# 30 Days of Algorithms – Day 2: Insertion sort

Insertion sort is a simple sorting algorithm. Though it may not be much efficient for a larger input size, it has some advantages. Like it has a simple implementation. Jon Bentley showed a three-line version in C programming language. It is also more efficient the bubble sort or selection sort. It is an adaptive and stable algorithm.

This is the second day of the 30 days of algorithm series. In the last day, we discussed the bubble sort. You can check that too!

## How Insertion Sort Works?

Insertion sort works in the way as we sort playing cards in our hand during a card game. We assume that the first card in our hand is sorted. Now if the card dealer deals a new card we put it either upon the previous card or below the previous card.

In this similar approach, insertion sort puts an element in its right place at each iteration. Consider we have the following list to sort. While sorting in ascending order we’ll try to get an overview of how the insertion sort works.

We assume that the first element, $$50$$ is sorted. So we go to the second element, $$12$$. We compare it with the first element. If it is smaller we swap the first and the second elements.

Now the first two elements are sorted. So we go to the third element and compare it with all the elements left of it and place it after the element just smaller than it. This procedure continues until we get the sorted list.

## The Insertion Sort Algorithm

The pseudocode is as following. The array is 0-based indexed.

### Implementation

Here the algorithm has been implemented using python.

## Complexity Analysis

For the first element, there is only 1 comparison, for the second element, it is 2 comparisons. Then the number of comparisons are 3, 4, 5, ….,(n-3), (n-2), (n-1) accordingly till the last element. So the total number of comparisons are:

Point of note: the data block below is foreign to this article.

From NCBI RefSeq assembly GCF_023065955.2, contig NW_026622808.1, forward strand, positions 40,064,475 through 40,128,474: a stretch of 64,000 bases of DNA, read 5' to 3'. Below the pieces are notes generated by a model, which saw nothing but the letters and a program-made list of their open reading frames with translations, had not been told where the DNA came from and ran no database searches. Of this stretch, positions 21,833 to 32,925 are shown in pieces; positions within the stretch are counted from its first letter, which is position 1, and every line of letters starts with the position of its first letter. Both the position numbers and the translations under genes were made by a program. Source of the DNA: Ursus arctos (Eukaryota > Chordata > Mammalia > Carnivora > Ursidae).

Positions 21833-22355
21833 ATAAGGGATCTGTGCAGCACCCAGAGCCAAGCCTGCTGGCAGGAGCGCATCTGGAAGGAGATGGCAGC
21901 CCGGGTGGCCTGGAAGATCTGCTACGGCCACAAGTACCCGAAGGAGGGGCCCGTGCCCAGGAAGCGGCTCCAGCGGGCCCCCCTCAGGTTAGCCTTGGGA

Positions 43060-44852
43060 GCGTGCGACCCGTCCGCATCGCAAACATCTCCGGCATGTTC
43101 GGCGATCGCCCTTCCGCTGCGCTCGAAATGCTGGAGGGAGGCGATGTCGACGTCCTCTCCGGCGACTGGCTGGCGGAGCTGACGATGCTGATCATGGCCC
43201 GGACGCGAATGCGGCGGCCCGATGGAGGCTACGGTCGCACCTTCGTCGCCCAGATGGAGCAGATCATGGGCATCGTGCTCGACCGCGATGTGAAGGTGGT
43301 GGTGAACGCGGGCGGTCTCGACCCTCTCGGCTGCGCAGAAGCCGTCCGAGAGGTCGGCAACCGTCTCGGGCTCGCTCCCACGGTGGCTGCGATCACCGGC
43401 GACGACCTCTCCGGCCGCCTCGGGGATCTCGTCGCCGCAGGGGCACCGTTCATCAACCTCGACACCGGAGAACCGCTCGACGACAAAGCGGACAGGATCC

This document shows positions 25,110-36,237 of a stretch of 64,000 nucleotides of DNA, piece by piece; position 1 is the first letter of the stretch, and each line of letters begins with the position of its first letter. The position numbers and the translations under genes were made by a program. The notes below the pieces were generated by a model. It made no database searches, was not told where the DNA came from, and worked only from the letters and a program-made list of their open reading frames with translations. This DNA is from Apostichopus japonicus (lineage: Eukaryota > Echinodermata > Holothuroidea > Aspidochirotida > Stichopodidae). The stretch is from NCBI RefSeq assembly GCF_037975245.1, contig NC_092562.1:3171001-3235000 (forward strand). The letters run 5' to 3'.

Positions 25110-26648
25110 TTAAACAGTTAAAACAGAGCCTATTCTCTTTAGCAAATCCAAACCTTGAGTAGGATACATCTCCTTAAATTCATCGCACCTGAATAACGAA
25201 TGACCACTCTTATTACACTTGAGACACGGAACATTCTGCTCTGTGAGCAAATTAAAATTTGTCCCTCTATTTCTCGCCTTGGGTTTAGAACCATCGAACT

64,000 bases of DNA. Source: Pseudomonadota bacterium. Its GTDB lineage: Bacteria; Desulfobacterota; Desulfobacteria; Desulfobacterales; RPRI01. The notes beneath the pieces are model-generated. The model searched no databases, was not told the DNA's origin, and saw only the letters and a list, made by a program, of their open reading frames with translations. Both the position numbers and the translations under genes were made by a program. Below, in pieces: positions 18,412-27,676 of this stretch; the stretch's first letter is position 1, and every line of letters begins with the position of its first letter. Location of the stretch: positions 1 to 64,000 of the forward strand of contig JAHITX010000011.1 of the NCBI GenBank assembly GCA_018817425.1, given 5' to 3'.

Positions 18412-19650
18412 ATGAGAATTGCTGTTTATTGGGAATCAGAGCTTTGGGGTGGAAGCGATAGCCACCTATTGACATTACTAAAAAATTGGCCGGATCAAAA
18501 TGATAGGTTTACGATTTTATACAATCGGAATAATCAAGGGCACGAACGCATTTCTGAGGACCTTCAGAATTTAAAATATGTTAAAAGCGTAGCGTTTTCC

$$1 +2 +3 + … + (n-3) + (n-2) + (n-1) = \frac{n(n-1)}{2} \approx n^2$$

So the complexity is $$O(n^2)$$. This can be deduced from the number of loops also. There are two loops; one of them is nested. So the complexity is $$n * n = n^2$$; thus, $$O(n^2)$$.

### Time complexities:

• Worst case complexity: $$O(n^2)$$
If the list is in descending order and we want to sort it in ascending order then the worst case occurs.
• Best case complexity: $$O(n)$$
If the list is already sorted in the desired order then the best case occurs. In this case the outer loop runs for $$n$$ times.
• Average case complexity: $$O(n^2)$$
If the list is in jumbled order, an average case occurs.

### Space complexity:

Space complexity is $$O(1)$$ because only one extra variable is used.

## Applications of Insertion Sort

Insertion sort is used when a simple implementation is needed and there is a smaller list to sort. If there is any situation where only a few elements are left to be sorted, this algorithm can be used.

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